~this week in security~
a cybersecurity newsletter by @zackwhittaker

volume 3, issue 14
As coronavirus continues to lead the headlines, this newsletter will keep you up to date every Sunday with all the cybersecurity news from the week. Stay safe out there, folks. 
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Zoom uses 'rolls your own' crypto, sent calls and keys to China
Citizen Lab: When it rains, it pours. And this week, Zoom almost drowned in a sea of unflattering headlines over its privacy issues and security vulnerabilities. World-renowned researchers at Citizen Lab found Zoom, the popular video calling platform, was in some cases routing calls through China, which meant so were its non-end-to-end encryption keys, and therefore vulnerable to Chinese authorities. The researchers said Zoom shouldn't be used for anything sensitive. Zoom's CEO Eric Yuan apologized and said the company would do better on encryption, but didn't actually say what Zoom plans to do differently — or when.
More: Wired ($) | The Intercept | Objective-See | New York Times ($) | Zoom Marriott says

Marriott says 5.2 million guests exposed in new data breach

Reuters: Turns out Marriott had another data breach. This time it was just 5.2 million guest records and not the 382 million affected from the first breach. It looks like hackers used employee accounts, which weren't protected with two-factor authentication.
More: Marriott

Bugs that let sites hijack Mac and iPhone cameras fetch $75,000 bounty
Ars Technica: A security researcher scored a $75,000 bounty for finding a set of security bugs in Macs, iPhones and iPads that could've triggered improper access to the device's cameras without permission simply by visiting a malicious website.
More: Ryan Pickren
HackerOne cuts ties with mobile voting firm Voatz after it clashed with researchers
Cyberscoop: For the first time, bug bounty service HackerOne has booted a company from its platform. Voatz, the mobile voting firm, was kicked out after it last month criticized MIT security researchers for finding a ton of security flaws in Voatz's software. Then, Voatz took its safe harbor provisions out of its bug bounty policy, alarming researchers. Trail of Bits later confirmed the bulk of MIT's findings. Voatz, don't let the door hit you on your way out.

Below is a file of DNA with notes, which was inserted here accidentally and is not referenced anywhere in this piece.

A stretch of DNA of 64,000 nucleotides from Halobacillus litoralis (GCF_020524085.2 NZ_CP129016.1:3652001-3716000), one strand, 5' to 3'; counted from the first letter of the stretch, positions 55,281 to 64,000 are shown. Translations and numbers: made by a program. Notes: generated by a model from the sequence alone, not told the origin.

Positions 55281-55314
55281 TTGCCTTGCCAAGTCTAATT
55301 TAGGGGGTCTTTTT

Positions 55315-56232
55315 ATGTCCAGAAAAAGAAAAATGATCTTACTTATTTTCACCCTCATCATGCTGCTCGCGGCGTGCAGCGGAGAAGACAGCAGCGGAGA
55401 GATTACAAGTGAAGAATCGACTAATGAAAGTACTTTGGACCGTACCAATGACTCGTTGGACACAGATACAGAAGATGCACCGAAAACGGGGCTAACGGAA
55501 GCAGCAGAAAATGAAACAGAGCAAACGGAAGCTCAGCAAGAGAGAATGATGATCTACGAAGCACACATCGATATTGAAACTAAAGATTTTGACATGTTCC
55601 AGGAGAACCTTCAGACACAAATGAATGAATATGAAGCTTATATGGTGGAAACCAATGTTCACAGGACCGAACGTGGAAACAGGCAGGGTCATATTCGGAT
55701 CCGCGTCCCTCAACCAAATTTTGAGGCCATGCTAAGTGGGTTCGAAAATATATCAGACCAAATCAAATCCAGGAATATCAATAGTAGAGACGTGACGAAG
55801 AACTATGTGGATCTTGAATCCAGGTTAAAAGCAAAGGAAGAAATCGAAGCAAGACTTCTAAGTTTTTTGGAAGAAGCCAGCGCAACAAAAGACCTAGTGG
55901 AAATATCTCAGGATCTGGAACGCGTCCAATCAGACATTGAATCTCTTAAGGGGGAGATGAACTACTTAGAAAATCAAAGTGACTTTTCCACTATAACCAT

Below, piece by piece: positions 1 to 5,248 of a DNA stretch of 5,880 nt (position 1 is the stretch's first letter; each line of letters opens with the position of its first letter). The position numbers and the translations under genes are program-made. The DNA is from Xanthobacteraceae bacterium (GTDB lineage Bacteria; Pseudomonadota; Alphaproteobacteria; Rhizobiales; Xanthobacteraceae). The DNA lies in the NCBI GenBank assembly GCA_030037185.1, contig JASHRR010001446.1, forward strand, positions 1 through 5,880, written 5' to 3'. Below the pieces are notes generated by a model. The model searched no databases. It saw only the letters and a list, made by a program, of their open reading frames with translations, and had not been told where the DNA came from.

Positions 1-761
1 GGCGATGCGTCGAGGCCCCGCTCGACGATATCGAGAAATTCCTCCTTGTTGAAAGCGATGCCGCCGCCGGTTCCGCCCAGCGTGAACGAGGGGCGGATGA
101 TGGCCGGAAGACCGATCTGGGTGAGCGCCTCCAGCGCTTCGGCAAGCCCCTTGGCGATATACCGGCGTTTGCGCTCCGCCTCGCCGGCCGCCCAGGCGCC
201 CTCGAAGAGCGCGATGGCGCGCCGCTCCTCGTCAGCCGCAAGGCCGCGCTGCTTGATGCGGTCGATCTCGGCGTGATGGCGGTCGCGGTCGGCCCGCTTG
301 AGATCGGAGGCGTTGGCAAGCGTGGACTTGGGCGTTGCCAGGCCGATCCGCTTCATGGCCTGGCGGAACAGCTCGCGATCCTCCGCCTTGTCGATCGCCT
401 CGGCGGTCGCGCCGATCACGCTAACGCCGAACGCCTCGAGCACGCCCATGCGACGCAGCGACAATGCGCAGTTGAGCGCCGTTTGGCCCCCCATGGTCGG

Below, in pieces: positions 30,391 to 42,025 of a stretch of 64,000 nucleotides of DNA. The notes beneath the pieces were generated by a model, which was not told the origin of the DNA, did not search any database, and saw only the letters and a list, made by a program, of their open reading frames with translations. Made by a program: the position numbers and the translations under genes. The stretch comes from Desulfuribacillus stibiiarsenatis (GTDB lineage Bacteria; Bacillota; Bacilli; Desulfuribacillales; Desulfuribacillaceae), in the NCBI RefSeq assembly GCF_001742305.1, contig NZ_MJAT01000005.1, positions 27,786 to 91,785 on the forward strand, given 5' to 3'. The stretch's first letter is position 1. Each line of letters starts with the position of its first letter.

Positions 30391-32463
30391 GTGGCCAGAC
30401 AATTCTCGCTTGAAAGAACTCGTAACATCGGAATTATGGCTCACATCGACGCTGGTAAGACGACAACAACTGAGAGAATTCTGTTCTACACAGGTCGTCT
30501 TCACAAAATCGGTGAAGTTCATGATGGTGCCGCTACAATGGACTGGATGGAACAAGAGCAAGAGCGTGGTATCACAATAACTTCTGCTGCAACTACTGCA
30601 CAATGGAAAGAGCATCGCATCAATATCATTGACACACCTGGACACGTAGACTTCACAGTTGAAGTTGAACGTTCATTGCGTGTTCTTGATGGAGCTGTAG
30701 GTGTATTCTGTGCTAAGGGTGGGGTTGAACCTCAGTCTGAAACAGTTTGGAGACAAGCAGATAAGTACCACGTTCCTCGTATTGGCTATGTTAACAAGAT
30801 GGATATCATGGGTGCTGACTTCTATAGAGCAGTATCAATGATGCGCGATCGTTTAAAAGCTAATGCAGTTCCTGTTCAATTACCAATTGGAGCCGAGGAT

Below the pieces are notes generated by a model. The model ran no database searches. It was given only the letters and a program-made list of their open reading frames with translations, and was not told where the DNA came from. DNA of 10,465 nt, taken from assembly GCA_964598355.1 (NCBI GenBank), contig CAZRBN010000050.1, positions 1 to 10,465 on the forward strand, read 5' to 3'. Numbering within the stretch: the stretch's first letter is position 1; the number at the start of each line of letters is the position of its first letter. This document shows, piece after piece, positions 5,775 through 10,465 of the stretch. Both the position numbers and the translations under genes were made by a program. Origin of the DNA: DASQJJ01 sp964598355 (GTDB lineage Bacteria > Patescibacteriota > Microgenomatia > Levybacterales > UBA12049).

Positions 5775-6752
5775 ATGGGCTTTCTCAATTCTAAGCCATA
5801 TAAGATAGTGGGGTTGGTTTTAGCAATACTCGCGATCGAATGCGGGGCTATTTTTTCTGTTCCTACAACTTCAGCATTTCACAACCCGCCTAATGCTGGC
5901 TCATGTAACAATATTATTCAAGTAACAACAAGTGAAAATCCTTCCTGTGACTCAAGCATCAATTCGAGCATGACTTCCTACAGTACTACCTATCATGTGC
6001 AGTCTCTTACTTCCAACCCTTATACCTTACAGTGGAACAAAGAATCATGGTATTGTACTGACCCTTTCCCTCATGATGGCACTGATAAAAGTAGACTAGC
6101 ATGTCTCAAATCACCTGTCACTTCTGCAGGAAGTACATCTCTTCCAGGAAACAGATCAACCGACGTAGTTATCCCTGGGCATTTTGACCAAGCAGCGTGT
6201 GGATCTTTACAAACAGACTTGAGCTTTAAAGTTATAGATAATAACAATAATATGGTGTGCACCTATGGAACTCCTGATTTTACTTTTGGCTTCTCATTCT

More: Washington Post ($) | @konklone

GoDaddy phish jeopardized and others
Krebs on Security: A successful targeted phishing attack against an GoDaddy employee allowed the attacker view and modify customer records belonging to, a website for brokering transactions online. GoDaddy confirmed the phish, and said that five other customer accounts were "potentially" affected. Just goes to show why you should two-factor all the things — even if you don't think you'd ever be a target.
More: | @briankrebs

Russia's planned coronavirus app is a state-run security nightmare
Gizmodo: Moscow officials have developed a smartphone app meant to be downloaded by Moscow residents that had contracted the virus as part of an effort to monitor their movements and track the spread of the disease. But the app, a researcher found, is a security nightmare. At its worst, the app cost about $228,000 but doesn't even transmit the collected data with encryption. Go figure. The researcher published his findings on GitHub.
More: GitHub | Telegram thread (Russian)
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School closures due to coronavirus driving a new wave of student surveillance
Washington Post ($): Even now that schools are closed, students still don't get a free pass on their exams. Many schools are turning to "online proctor" companies that watch students through their webcam as they take their tests. Experts say students are forced to pick between their privacy or their grades. As someone who hasn't taken an exam in a decade or so (and before all this online proctoring became a thing), this was a pretty eye-opening story.